The Federal Reporter with Key-Number Annotations, Volume 256: Cases Argued and Determined in the Circuit Courts of Appeals and District Courts of the United States, May-July, 1919. Page: 23
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PROCTER & GAMBLE CO. V. BERLIN: MILLS CO.
was put to starboard. When the Florida was about a quarter of a m-ile
away froin the Chelsea and still upon her port bow, the Florida, in-
stead of proceeding under a starboard wheel across the bow of the
Chelsea, as agreed upon by the signals, swung to starboard and show-
ed her port side to those in charge of the navigation of the Chelsea."
A moment later, as is charged, the Florida swung back to her own port
hand, and collision followed between the Chelsea's starboard bow and
the Florida's starboard side.
The question of fact is whether this statement is true, or whether,
as charged by the Florida, Chelsea, after agreeing to permit Florida
to pass her bow, continued on at too great speed and ran into the
ferryboat as the latter was in the act of doing exactly what the Chel
sea had agreed to.
The testimony on this point from the contending vessels is hope-
lessly conflicting, the apparently distinterested evidence from the Gil-
len favors the Florida, collision could not have happened without very
culpable navigation by some one, the explanation given by Chelsea
asserts far more complicated and unusual wrongdoing than that of
the Florida, and the trial judge, having seen and heard all the wit-
nesses, believed the ferryboat's story. Under such circumstances we
should adopt the finding below.
Decree affirmed, with interest, and one bill of costs.
PROCTER & GAMBLE CO. v. BERLIN MILLS CO.*
(Circuit Court of Appeals, Second Circuit. November 13, 1918. On Petitions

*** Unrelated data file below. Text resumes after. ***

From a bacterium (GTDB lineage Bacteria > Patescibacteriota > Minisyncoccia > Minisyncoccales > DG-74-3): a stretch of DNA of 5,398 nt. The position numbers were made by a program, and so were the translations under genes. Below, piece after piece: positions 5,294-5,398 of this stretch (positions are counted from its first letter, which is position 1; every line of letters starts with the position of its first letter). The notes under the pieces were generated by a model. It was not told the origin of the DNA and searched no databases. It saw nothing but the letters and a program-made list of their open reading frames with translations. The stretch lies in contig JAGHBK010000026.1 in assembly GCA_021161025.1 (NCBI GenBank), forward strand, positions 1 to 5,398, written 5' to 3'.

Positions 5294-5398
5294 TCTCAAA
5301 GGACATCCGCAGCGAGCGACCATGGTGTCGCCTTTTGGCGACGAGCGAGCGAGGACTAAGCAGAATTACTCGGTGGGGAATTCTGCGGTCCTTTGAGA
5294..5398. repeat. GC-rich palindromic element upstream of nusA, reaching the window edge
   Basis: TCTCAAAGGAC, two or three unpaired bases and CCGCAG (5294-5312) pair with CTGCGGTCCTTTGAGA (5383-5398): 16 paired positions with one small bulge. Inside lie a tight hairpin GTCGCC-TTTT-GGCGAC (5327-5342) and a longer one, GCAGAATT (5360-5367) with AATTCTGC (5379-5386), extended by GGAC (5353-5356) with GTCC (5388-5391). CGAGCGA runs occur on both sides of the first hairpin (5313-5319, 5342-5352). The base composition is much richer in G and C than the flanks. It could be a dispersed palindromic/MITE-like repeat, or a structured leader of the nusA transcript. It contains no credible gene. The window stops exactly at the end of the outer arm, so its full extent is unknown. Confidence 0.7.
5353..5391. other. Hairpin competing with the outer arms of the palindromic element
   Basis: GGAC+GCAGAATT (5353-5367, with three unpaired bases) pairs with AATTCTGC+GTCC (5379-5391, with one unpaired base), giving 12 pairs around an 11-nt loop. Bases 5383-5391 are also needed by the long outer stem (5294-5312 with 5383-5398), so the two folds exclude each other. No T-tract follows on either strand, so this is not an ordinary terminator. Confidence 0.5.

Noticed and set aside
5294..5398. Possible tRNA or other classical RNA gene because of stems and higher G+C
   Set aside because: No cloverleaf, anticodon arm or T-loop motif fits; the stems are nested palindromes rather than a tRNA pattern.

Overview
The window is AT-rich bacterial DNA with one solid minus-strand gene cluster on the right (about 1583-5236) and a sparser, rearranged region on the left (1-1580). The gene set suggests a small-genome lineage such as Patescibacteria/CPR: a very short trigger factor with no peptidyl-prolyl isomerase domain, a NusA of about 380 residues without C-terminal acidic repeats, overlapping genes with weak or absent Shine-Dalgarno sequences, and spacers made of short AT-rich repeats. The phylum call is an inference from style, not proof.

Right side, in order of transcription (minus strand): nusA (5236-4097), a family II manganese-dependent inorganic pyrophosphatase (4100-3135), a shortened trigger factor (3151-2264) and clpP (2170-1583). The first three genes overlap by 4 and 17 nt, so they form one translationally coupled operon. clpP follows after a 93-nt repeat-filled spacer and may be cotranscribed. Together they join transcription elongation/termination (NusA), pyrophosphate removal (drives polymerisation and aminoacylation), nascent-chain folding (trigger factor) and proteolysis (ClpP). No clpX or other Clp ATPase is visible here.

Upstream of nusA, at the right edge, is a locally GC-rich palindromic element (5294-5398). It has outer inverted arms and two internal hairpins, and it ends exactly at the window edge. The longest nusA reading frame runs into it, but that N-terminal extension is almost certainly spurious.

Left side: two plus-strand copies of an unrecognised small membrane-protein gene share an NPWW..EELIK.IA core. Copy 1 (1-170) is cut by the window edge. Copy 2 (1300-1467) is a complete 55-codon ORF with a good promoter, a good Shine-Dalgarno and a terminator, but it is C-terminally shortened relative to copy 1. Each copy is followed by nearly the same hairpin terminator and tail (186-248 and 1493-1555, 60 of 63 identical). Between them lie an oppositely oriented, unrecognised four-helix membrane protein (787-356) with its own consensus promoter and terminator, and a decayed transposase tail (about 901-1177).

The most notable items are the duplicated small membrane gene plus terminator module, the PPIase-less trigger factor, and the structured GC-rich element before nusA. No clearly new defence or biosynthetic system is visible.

for Rehearing, January 9, 1919.)
L PATNs 'S 328-CoNsTRucTIoN-VALIDITY.
The Burchenal patent, No. 1,135,351, for a homogeneous lardlike food
product, consisting of incompletely hydrogenized vegetable oil or cotton
seed oil, held valid, and to show invention, despite the contentions that
the matter is so obvious, as not to rise to the dignity of invention, that
the process of hydrogenating oils was already known, and that a similar
product had been previously produced by the mixture of cotton seed oil
and animal stearn.
2. PATENTS =312(3)-INFBINGEMENT-DEFENSS-EVIVDZNCE.
In an infringement suit, the contention that the one in whose name
the patent was granted was not the actual inventor is an affirmative
defense, which must be sustained by fair preponderance of the evidence.
. PATENTS ::112(1)-VALIDrrr-PEsUMPTION.
The presumption of validity of a patent extends to the identity of the
inventor, who swore to the invention in the statutory form.
4. PATeNTS 4=312(3)-INVENTn--IVIDENCE.
It is immaterial whether a patentee understands or correctly states the
theory or philosophy of the invention, so the fact that the one who pat-
ented a lardlike food, consisting of incompletely hydrogenized vegetable
oil,, was not 'a chemist, etc., and did not understand all phenomena lead-
ing to the result, does not, in an infringement suit, show that be was not
4For other cases see same topic & KEY-NUMBER in all Key-Numbered Digests & Indexes
*CertIorari granted 249 U. S. --, 39 Sup. Ct. 390. 68 L. Ed. -.
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The Federal Reporter with Key-Number Annotations, Volume 256: Cases Argued and Determined in the Circuit Courts of Appeals and District Courts of the United States, May-July, 1919., legislative document, 1919; Saint Paul, Minnesota. (digital.library.unt.edu/ark:/67531/metadc38827/m1/37/: accessed July 26, 2017), University of North Texas Libraries, Digital Library, digital.library.unt.edu; crediting UNT Libraries Government Documents Department.